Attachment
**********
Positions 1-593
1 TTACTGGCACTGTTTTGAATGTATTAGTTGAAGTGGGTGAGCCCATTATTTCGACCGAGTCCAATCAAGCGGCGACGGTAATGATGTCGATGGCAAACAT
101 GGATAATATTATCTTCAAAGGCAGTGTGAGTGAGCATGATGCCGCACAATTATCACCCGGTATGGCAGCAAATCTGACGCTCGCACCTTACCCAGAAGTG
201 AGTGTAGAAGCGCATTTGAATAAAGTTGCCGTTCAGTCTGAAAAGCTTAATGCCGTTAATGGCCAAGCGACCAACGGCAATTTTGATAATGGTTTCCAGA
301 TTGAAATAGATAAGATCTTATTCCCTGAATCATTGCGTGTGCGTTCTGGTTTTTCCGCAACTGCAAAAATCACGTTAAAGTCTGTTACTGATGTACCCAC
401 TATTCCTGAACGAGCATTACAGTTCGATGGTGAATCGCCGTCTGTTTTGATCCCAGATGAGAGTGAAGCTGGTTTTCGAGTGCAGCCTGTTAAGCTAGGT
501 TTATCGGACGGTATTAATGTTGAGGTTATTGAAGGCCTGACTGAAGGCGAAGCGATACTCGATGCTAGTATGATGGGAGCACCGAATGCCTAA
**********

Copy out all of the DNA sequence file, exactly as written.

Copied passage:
Positions 1-593
1 TTACTGGCACTGTTTTGAATGTATTAGTTGAAGTGGGTGAGCCCATTATTTCGACCGAGTCCAATCAAGCGGCGACGGTAATGATGTCGATGGCAAACAT
101 GGATAATATTATCTTCAAAGGCAGTGTGAGTGAGCATGATGCCGCACAATTATCACCCGGTATGGCAGCAAATCTGACGCTCGCACCTTACCCAGAAGTG
201 AGTGTAGAAGCGCATTTGAATAAAGTTGCCGTTCAGTCTGAAAAGCTTAATGCCGTTAATGGCCAAGCGACCAACGGCAATTTTGATAATGGTTTCCAGA
301 TTGAAATAGATAAGATCTTATTCCCTGAATCATTGCGTGTGCGTTCTGGTTTTTCCGCAACTGCAAAAATCACGTTAAAGTCTGTTACTGATGTACCCAC
401 TATTCCTGAACGAGCATTACAGTTCGATGGTGAATCGCCGTCTGTTTTGATCCCAGATGAGAGTGAAGCTGGTTTTCGAGTGCAGCCTGTTAAGCTAGGT
501 TTATCGGACGGTATTAATGTTGAGGTTATTGAAGGCCTGACTGAAGGCGAAGCGATACTCGATGCTAGTATGATGGGAGCACCGAATGCCTAA